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Increased Trade Cooperation Would Build Economic Resilience, WTO Says

The newly published World Trade Report 2021 examines why our interconnected global trading system is both more vulnerable and more resilient to crises and what can be done to make the system better prepared.

November 22, 2021

More multilateral and regional trade cooperation would lead to greater economic resilience, the World Trade Organization (WTO) says in the World Trade Report 2021, its annual publication exploring trends in trade, trade policy issues, and the multilateral trading system.

The report examines why the interconnected global trading system is both more vulnerable and more resilient to crises, how it can help countries cope with shocks such as natural and human-made disasters, and what can be done to make the system better prepared and more resilient in the future.

Policies designed to boost economic resilience by unwinding trade integration—for instance, by re-shoring production and promoting self-sufficiency—can often have the opposite effect, the report finds. Such policies tend to make domestic economies less efficient in the long run by driving up prices of goods and services and curbing access to products, components, and technologies, says the report, which calls for more regional and multilateral cooperation to strengthen economic resilience.

Trade measures related to the COVID-19 pandemic underscore that “enhancing transparency and predictability is important to provide policy-makers and businesses with the information they need to make informed decisions,” WTO Director-General Ngozi Okonjo-Iweala says in her foreword to the report. “Reinvigorated international cooperation, not a retreat into isolationism, is the more promising path to resilience.”

The pandemic has been a “massive stress test of the world trading system,” delivering unprecedented shocks to global supply chains and heightening trade tensions among countries, the report says. The value of global trade in goods and services dropped 9.6% last year, while GDP slipped 3.3% in the most severe recession since World War II. The WTO predicts that global economic output will grow 5.3% this year, paced by an expected 10.8% rise in merchandise trade. The WTO’s Goods Trade Barometer, issued on November 15, says global merchandise trade is slowing, with production and supply disruptions in critical sectors dampening growth as well as cooling import demand.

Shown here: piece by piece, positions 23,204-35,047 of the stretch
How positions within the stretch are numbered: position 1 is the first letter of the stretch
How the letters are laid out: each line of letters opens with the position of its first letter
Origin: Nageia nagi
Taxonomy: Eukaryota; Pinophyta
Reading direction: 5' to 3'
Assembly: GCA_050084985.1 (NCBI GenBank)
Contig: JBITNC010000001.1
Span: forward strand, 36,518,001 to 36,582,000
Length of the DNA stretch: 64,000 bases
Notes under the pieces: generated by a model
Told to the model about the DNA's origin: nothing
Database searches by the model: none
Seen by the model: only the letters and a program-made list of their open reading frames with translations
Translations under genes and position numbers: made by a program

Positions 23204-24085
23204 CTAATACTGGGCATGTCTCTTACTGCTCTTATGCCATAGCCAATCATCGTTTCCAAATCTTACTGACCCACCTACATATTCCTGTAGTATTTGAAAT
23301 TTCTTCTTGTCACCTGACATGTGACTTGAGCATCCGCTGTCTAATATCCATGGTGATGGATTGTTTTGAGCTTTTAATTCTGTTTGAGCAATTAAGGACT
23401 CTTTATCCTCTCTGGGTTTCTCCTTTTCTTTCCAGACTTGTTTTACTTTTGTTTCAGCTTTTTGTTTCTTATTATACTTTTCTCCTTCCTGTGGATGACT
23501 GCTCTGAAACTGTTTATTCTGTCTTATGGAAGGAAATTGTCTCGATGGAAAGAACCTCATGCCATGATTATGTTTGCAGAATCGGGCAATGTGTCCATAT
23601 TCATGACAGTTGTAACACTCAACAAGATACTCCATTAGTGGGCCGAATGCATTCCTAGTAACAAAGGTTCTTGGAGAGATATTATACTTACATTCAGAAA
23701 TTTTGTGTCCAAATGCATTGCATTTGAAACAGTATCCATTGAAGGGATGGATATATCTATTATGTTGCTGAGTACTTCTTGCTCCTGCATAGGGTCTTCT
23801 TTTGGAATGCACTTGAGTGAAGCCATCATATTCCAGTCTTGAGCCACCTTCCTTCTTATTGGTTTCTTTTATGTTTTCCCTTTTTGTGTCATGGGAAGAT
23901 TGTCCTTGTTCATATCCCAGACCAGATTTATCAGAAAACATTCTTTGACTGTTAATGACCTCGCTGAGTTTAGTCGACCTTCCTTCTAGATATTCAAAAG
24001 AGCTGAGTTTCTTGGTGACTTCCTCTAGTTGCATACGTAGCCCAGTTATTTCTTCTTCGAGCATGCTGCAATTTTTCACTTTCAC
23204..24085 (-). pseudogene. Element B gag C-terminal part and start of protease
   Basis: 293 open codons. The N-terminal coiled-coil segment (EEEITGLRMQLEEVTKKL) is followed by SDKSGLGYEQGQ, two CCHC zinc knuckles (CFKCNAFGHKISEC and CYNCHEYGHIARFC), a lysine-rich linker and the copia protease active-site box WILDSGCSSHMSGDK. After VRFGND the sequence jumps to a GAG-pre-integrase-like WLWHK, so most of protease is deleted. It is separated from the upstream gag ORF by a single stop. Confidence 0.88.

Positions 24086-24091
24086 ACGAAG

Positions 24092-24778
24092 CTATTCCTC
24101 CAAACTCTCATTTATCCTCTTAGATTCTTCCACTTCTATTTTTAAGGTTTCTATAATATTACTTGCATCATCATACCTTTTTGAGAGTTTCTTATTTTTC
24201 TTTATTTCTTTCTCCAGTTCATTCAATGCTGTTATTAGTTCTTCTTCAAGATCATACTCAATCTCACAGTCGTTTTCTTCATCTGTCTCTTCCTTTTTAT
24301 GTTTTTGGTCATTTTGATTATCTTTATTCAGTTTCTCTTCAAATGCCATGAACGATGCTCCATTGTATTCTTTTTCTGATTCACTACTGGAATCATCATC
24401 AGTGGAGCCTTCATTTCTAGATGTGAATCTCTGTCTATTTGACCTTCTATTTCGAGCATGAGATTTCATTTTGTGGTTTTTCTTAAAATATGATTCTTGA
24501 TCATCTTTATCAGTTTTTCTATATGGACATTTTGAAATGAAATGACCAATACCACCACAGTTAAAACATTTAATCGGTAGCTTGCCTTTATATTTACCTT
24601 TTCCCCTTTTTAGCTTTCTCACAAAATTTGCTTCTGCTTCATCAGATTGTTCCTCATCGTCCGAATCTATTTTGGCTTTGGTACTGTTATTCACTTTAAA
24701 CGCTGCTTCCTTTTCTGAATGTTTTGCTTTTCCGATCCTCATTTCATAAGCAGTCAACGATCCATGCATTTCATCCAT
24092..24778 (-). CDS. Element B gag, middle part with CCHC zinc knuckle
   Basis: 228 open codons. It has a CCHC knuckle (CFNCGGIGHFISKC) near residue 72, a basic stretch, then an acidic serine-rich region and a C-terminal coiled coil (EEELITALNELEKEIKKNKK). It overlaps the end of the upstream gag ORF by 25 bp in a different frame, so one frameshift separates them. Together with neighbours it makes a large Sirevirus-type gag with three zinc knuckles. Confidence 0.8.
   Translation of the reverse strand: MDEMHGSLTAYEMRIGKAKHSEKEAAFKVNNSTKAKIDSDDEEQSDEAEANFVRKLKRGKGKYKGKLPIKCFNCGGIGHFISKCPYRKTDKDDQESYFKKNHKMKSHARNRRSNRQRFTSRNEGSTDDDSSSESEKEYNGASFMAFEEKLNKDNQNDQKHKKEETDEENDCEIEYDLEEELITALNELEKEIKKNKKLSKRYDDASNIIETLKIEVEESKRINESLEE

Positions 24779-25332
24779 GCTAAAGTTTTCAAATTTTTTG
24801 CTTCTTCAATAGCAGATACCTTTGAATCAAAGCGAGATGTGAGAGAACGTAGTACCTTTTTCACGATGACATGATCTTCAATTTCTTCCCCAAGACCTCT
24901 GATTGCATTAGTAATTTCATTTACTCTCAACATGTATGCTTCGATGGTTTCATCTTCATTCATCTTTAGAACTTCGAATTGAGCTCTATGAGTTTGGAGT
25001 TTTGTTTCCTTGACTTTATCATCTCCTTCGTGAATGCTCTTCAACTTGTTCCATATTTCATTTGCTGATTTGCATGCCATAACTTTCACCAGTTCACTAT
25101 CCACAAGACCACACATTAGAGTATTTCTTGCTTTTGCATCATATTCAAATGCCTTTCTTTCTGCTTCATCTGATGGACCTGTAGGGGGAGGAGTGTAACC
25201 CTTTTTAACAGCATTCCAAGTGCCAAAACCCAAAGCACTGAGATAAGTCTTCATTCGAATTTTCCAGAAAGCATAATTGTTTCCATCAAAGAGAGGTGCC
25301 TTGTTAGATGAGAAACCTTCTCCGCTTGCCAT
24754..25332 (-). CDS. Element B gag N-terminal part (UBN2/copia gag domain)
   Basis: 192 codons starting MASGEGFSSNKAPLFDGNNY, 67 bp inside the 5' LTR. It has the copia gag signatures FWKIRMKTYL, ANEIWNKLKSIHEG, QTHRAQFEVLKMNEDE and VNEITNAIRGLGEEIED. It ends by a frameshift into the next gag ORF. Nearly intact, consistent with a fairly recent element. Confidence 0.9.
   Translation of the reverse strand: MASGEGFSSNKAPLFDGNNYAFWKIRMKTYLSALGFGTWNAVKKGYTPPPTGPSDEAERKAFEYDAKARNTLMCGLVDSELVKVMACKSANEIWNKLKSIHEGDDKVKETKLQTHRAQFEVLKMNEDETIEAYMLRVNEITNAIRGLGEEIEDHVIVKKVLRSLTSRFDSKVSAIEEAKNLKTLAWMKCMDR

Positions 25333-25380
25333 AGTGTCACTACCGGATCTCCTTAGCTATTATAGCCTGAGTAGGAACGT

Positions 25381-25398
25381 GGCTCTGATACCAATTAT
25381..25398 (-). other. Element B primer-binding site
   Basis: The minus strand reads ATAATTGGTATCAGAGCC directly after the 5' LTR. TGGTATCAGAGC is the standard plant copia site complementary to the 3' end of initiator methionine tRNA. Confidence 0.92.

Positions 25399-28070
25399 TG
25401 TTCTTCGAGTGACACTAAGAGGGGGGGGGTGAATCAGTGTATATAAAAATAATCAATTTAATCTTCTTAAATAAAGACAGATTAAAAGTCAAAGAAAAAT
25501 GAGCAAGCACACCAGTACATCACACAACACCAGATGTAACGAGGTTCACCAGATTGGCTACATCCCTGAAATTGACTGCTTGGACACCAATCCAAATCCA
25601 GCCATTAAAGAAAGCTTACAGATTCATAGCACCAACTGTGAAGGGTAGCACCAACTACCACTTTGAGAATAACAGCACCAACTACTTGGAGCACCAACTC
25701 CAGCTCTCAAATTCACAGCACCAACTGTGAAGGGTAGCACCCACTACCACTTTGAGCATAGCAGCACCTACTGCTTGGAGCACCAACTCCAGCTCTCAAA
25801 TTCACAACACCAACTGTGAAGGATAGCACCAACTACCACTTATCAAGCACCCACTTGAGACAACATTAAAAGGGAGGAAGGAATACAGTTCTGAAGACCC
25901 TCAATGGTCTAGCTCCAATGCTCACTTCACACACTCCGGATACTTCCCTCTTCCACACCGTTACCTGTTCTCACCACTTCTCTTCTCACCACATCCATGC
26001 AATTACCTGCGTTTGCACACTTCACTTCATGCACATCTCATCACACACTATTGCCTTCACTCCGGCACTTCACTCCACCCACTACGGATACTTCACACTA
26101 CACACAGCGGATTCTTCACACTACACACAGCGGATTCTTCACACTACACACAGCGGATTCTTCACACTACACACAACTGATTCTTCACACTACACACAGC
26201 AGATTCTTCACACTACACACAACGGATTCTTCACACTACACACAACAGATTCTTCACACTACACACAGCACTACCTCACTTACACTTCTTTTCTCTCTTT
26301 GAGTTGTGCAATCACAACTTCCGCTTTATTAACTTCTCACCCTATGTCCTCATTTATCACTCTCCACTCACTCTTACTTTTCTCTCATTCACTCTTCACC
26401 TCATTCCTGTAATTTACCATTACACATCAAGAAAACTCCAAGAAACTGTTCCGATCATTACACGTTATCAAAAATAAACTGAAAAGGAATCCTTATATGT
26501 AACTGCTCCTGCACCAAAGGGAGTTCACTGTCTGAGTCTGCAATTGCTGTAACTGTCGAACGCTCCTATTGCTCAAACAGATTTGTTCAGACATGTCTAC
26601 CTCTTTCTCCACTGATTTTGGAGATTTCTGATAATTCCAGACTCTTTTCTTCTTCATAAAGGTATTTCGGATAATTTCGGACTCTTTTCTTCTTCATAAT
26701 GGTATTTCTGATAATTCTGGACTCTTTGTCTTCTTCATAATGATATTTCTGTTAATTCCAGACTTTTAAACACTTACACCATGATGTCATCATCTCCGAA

Many Challenges Ahead

The report warns that the challenges ahead are “many and varied,” including climate change, which is driving increases in extreme weather events such as droughts, cyclones, and floods; human encroachment on animal habitats, which can increase the risks of spreading zoonotic diseases and sparking new pandemics; and a growing number of cyber-attacks and data fraud.

“Rising inequality, increasing economic fragility, and growing political uncertainty and geopolitical tensions are augmenting the risk of conflicts and violence,” the report says. “While there is a tendency to look at these risks individually, they can interact with each other and create cascading risks and shocks to the environment, economy, and society.”

Although trade can increase countries’ vulnerabilities and exposure to hazards—and accelerate the transmission of those hazards through economic, financial, transport, and digital linkages—it can also help countries generate the resources they need to prevent risks and prepare for, withstand, and recover from shocks.

“More trade cooperation at the multilateral or regional level, backed by strong international trade rules, can support the various domestic strategies deployed to avoid and mitigate risks and to prepare for, manage, and recover from shocks,” the report says.

Cooperation Is Key

The report also urges WTO members to work together to create more open markets and more inclusive, stable, and predictable trade that promotes the diversification of goods, suppliers, and markets. Further enhancing WTO transparency mechanisms—especially monitoring and notification requirements—would improve decision-making processes for both companies and governments, the report says.

“Clarifying the appropriate use of export restrictions on critical materials or intermediary products during crises would reduce policy uncertainty and risks in global value chains,” it says. “So would greater coordination of public procurement policies for critical goods and services during crises. Finally, advancing work on electronic commerce, micro, small, and medium-sized enterprises, and women’s economic empowerment would create new opportunities to make trade more inclusive and diversified, and thus more resilient.”

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